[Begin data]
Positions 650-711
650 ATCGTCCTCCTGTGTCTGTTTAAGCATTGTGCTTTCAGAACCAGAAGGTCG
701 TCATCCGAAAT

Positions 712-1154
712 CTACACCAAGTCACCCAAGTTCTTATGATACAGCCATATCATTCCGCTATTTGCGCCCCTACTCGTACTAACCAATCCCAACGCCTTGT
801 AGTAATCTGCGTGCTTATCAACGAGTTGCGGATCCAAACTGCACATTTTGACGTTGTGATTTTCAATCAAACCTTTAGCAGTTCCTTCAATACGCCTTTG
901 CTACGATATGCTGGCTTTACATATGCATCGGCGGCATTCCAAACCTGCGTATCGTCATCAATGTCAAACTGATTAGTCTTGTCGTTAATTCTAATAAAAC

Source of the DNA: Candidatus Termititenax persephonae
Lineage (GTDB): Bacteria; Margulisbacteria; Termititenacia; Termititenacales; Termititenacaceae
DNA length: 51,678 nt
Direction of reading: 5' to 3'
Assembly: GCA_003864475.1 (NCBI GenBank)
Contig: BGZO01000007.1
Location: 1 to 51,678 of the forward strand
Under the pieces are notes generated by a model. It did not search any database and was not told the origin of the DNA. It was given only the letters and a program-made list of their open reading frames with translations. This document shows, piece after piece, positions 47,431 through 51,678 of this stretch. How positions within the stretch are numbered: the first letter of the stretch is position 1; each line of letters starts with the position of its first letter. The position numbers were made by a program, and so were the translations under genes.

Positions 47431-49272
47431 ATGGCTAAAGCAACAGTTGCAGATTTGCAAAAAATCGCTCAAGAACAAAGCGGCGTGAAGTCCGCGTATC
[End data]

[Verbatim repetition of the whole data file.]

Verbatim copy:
Positions 650-711
650 ATCGTCCTCCTGTGTCTGTTTAAGCATTGTGCTTTCAGAACCAGAAGGTCG
701 TCATCCGAAAT

Positions 712-1154
712 CTACACCAAGTCACCCAAGTTCTTATGATACAGCCATATCATTCCGCTATTTGCGCCCCTACTCGTACTAACCAATCCCAACGCCTTGT
801 AGTAATCTGCGTGCTTATCAACGAGTTGCGGATCCAAACTGCACATTTTGACGTTGTGATTTTCAATCAAACCTTTAGCAGTTCCTTCAATACGCCTTTG
901 CTACGATATGCTGGCTTTACATATGCATCGGCGGCATTCCAAACCTGCGTATCGTCATCAATGTCAAACTGATTAGTCTTGTCGTTAATTCTAATAAAAC

Source of the DNA: Candidatus Termititenax persephonae
Lineage (GTDB): Bacteria; Margulisbacteria; Termititenacia; Termititenacales; Termititenacaceae
DNA length: 51,678 nt
Direction of reading: 5' to 3'
Assembly: GCA_003864475.1 (NCBI GenBank)
Contig: BGZO01000007.1
Location: 1 to 51,678 of the forward strand
Under the pieces are notes generated by a model. It did not search any database and was not told the origin of the DNA. It was given only the letters and a program-made list of their open reading frames with translations. This document shows, piece after piece, positions 47,431 through 51,678 of this stretch. How positions within the stretch are numbered: the first letter of the stretch is position 1; each line of letters starts with the position of its first letter. The position numbers were made by a program, and so were the translations under genes.

Positions 47431-49272
47431 ATGGCTAAAGCAACAGTTGCAGATTTGCAAAAAATCGCTCAAGAACAAAGCGGCGTGAAGTCCGCGTATC